A West Valley City man will spend at least four years in prison for culminating a road rage incident by firing a gun multiple times at another driver in front of a backdrop of West Jordan town homes.
Joseph Granados, 35, was found guilty of attempted murder, fleeing from police, illegal possession of a firearm and criminal mischief following an October trial in 3rd District Court.
Granados has a lengthy criminal history, and his docket entry contains aliases such as “J Psycho” and “Cyko.”
The incident began shortly after 4 p.m. on June 6, 2016, when Granados, driving a maroon sedan, pulled up next to a silver sedan traveling south on Grizzly Way. Granados looked “threateningly” at the driver before showing him a gun, West Jordan police Lt. Rich Bell said at the time, noting that police do not know what Granados’ motivation was.
The driver of the silver sedan sped off, and Granados chased after him, police say. At about 7900 South, Granados forced the silver car off the road while his sedan spun in the opposite direction. Bell said Granados then fired several rounds at the driver, hitting him once in the neck.
The driver of the silver car, a West Jordan man, survived the shooting.
Granados, though, fled the scene and was later tracked down by West Valley City police, who attempted a traffic stop but were unsuccessful. Police later chased Granados into Kearns, Bell said, taking him into custody after he abandoned his car and tried to flee on foot near 4800 West 4800 South.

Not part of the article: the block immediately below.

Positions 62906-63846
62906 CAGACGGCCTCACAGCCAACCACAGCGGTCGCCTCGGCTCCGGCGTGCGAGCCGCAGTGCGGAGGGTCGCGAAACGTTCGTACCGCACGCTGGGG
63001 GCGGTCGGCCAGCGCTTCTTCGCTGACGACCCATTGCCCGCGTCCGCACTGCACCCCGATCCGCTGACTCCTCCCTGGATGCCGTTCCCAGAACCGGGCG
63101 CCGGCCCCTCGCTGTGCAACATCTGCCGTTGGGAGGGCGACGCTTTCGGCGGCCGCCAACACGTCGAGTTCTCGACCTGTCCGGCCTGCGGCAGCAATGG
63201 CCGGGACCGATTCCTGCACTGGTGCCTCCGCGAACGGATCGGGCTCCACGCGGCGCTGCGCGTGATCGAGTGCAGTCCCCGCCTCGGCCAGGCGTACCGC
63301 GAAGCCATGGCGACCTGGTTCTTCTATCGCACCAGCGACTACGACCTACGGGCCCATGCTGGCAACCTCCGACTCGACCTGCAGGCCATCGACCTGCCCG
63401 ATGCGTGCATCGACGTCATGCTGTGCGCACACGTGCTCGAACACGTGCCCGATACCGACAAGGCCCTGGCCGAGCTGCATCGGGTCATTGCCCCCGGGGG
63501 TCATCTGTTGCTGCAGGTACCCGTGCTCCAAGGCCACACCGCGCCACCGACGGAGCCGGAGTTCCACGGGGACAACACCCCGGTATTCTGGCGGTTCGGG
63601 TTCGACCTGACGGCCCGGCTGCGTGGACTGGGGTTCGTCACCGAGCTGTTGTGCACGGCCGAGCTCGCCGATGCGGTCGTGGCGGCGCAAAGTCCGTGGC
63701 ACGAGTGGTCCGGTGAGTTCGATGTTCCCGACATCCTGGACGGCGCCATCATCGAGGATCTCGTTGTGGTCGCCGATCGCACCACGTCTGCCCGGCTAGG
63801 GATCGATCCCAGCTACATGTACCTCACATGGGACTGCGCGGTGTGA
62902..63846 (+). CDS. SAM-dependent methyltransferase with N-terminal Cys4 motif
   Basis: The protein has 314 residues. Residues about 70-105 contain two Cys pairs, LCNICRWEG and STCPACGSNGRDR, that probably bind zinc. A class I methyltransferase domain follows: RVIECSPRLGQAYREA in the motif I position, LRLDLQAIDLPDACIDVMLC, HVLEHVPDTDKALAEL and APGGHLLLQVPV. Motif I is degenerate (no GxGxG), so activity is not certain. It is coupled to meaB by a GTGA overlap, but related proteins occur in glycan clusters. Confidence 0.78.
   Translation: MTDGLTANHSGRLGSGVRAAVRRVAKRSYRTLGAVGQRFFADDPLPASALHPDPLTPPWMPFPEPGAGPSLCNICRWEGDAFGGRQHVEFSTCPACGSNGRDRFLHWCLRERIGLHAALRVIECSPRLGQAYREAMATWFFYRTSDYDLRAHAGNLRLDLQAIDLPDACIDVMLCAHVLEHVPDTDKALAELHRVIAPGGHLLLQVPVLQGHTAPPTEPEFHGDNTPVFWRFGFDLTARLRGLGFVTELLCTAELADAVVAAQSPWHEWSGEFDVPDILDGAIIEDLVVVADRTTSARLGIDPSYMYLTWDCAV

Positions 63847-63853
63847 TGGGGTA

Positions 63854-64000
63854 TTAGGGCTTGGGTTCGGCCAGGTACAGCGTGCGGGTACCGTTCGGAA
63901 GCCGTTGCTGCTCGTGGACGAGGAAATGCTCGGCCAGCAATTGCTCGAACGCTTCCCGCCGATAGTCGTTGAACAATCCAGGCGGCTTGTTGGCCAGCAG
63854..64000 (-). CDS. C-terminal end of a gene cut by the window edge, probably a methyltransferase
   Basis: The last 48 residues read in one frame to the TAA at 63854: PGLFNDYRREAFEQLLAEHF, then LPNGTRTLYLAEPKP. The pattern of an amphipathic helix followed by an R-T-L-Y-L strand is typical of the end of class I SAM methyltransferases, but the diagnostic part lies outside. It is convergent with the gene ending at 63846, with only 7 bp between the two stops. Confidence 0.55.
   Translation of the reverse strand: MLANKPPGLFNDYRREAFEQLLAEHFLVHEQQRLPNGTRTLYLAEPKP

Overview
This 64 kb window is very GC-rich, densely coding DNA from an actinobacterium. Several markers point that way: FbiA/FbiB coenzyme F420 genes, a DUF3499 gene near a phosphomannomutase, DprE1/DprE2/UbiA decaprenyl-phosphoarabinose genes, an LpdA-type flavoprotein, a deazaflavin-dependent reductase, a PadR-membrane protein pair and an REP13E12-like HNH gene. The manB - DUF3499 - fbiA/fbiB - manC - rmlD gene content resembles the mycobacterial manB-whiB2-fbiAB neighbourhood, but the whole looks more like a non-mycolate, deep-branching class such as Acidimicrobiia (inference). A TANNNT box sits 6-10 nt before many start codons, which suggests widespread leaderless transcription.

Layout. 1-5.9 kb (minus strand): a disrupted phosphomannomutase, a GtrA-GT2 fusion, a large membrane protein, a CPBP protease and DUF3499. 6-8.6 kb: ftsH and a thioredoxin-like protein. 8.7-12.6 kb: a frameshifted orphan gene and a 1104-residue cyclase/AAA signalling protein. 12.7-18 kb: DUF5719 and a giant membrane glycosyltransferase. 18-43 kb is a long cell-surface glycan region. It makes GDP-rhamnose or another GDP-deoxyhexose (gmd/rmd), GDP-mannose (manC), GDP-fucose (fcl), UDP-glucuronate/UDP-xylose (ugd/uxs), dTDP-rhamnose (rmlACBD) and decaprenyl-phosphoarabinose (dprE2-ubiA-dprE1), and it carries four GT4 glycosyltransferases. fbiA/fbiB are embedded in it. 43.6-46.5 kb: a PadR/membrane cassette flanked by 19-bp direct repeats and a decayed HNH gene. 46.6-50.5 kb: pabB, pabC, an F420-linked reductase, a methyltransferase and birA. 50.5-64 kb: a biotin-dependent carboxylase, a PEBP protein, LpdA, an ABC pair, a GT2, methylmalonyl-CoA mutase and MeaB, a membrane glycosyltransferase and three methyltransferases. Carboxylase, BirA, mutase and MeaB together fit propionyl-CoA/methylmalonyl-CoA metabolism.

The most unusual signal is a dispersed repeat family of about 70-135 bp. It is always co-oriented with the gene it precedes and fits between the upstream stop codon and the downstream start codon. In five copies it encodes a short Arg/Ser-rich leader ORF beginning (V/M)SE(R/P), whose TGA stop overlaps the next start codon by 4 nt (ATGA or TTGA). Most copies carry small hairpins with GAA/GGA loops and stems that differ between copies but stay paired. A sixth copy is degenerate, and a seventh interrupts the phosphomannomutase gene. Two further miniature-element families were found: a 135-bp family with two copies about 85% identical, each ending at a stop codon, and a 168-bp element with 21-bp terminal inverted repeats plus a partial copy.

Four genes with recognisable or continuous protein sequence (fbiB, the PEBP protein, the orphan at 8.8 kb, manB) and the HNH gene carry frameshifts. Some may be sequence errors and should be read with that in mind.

During a Friday sentencing hearing, Judge Paul Parker saw it as a prison case, Cooley said.
“It was an entirely unprovoked attack,” Salt Lake County Deputy District Attorney Brad Cooley later told The Tribune.
Cooley said Parker noted during sentencing that there were audible gasps from the jury when shown video of the police chase following the shooting.
Ten counts of felony discharge of a firearm were merged into the attempted murder charge after Parker ruled that the elements needed to convict Granados of the crimes were included in the attempted murder charge.
Cooley said the state opposed the motion and viewed the firing of the gun as a separate criminal act, but putting forth the best argument for the attempted murder charge hindered the ability to present the best case on the discharge of a firearm counts.
“It was a bit of a catch-22,” he said.
The judge ordered consecutive prison terms on the attempted murder, fleeing from police, illegal possession of a firearm and criminal mischief counts — for sentence of four years to life, Cooley said.
While this case is wrapped up, Garanados is potentially facing more prison time. He has four pending criminal cases including felony charges of hit and run, rioting and failure to stop at the command of police.